The Termite (Blattodea or Isoptera) is an insect. Only some termites have wings.
The winged Termite has a dark head with two antennae, dark eyes (only winged termites have eyes), and strong jaws for chewing. It has a thorax with six legs and four transparent (clear) wings. It has an abdomen.
It grows up to 4-15 millimetres (0.16 to half an inch) long.
The Termite eats plant tissue, such as wood, grass, plants, leaves, and soil.
The Termite prefers dark, warm regions in the world. It is terrestrial, living on the ground in colonies in termite mounds (nests). The average colony is 500,00 to 800,000 individuals.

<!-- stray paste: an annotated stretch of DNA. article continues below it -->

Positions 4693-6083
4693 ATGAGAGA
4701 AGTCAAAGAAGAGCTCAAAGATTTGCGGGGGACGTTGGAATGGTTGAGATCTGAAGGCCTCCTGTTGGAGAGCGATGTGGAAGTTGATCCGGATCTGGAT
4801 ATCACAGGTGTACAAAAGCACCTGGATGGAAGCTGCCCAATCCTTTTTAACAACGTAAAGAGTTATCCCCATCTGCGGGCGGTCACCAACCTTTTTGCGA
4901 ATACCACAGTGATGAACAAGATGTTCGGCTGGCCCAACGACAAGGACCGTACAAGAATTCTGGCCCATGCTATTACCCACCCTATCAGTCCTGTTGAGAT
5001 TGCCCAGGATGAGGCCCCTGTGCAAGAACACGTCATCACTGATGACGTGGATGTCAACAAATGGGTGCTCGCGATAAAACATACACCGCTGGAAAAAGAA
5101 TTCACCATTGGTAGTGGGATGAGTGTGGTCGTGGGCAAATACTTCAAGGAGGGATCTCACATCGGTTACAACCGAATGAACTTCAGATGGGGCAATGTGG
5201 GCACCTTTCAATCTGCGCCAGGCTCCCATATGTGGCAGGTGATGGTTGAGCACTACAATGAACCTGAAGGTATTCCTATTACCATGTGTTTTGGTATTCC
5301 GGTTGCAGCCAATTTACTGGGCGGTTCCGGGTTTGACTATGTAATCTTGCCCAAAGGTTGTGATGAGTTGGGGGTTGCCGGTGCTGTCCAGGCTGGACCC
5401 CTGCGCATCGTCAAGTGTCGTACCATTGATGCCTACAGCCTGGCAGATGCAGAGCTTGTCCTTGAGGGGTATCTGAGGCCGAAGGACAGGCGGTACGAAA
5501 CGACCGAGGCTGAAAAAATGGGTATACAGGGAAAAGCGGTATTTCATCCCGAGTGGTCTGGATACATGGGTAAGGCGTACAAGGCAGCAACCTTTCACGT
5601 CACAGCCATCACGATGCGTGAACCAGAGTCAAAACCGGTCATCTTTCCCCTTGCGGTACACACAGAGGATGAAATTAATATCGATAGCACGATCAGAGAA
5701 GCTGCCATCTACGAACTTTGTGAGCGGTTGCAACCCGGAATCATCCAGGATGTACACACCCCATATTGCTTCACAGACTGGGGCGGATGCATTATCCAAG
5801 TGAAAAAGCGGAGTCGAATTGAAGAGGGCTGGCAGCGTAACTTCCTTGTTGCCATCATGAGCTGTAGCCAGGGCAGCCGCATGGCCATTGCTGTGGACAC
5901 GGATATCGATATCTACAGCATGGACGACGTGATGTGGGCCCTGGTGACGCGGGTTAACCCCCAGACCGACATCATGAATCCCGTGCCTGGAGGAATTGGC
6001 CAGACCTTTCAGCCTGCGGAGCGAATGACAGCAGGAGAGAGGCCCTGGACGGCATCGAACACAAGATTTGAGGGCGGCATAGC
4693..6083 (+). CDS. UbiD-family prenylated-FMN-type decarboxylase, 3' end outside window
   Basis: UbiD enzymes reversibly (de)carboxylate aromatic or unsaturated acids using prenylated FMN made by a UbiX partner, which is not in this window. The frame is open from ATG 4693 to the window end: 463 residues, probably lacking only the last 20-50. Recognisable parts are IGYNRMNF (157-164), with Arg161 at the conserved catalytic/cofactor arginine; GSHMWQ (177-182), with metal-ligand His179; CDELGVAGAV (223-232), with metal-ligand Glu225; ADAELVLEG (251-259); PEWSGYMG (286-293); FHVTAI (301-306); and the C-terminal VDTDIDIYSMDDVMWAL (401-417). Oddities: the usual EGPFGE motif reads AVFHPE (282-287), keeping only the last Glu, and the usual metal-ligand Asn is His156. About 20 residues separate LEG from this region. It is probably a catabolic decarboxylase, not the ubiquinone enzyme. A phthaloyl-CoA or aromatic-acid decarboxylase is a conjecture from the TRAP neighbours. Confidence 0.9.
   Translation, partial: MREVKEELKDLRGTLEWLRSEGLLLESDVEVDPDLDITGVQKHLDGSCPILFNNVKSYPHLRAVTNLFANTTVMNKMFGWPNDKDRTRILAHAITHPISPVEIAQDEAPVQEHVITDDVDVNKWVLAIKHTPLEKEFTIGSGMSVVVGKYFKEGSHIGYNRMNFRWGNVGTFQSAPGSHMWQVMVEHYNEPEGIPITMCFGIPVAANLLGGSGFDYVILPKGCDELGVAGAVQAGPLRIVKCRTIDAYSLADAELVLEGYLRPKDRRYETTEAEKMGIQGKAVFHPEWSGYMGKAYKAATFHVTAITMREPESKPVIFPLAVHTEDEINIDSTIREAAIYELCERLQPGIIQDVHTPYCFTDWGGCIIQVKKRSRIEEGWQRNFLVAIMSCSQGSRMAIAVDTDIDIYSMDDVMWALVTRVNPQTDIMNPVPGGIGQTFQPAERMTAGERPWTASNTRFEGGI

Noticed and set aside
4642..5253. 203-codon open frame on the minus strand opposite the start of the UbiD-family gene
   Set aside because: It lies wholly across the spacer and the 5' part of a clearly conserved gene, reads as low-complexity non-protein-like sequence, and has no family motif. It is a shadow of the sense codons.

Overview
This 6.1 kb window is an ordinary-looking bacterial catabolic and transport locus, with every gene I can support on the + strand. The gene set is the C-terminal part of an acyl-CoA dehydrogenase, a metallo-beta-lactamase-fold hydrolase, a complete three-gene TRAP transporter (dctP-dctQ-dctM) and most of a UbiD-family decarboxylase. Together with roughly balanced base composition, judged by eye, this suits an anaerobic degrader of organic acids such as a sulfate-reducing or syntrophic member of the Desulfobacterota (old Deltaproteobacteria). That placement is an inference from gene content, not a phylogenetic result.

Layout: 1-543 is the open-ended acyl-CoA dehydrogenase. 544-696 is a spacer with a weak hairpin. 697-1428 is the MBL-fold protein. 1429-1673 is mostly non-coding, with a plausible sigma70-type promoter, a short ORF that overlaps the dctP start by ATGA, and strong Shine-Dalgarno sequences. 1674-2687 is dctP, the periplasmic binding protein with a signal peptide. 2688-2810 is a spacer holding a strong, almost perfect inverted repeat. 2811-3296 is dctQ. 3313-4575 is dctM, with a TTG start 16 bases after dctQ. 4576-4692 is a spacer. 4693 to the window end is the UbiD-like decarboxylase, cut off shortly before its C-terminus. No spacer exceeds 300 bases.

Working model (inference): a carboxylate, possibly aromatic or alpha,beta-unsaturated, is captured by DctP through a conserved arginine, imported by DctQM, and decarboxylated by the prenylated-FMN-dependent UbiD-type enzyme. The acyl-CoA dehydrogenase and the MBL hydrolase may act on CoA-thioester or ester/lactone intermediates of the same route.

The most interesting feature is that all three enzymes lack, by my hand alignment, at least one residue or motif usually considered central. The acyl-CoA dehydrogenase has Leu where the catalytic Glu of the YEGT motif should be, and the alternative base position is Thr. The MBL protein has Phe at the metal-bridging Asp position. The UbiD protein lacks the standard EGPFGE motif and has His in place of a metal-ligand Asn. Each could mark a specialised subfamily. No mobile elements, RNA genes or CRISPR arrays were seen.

The Termite colony conists of castes, such as a king, several queens, alates (winged termites), workers (non-winged young termites), and soldiers (non-winged termites defending the mound). Alates, workers, and soldiers can be male and female.
A winged adult termite (male or female) that is ready to have babies is called an alate. Termite alates swarm when they leave the nest. They are called swarmers. Their wings drop off after mating during a nuptial flight. This is called deciduous.
Females lay about 1,000 eggs, which take 2-4 weeks to hatch into baby termites, called nymphs. Worker termites feed the nymphs. Nymphs do not pupate. Instead, it continues its incomplete (or partial) metamorphosis to gradually become adult termites. As it grows, it will develop into a king, queen, alate, worker or a soldier.
The Termite has a short lifespan of 1-4 years.
Photographer: Martina Nicolls
Martina Nicolls: SIMILAR BUT DIFFERENT IN THE ANIMAL KINGDOM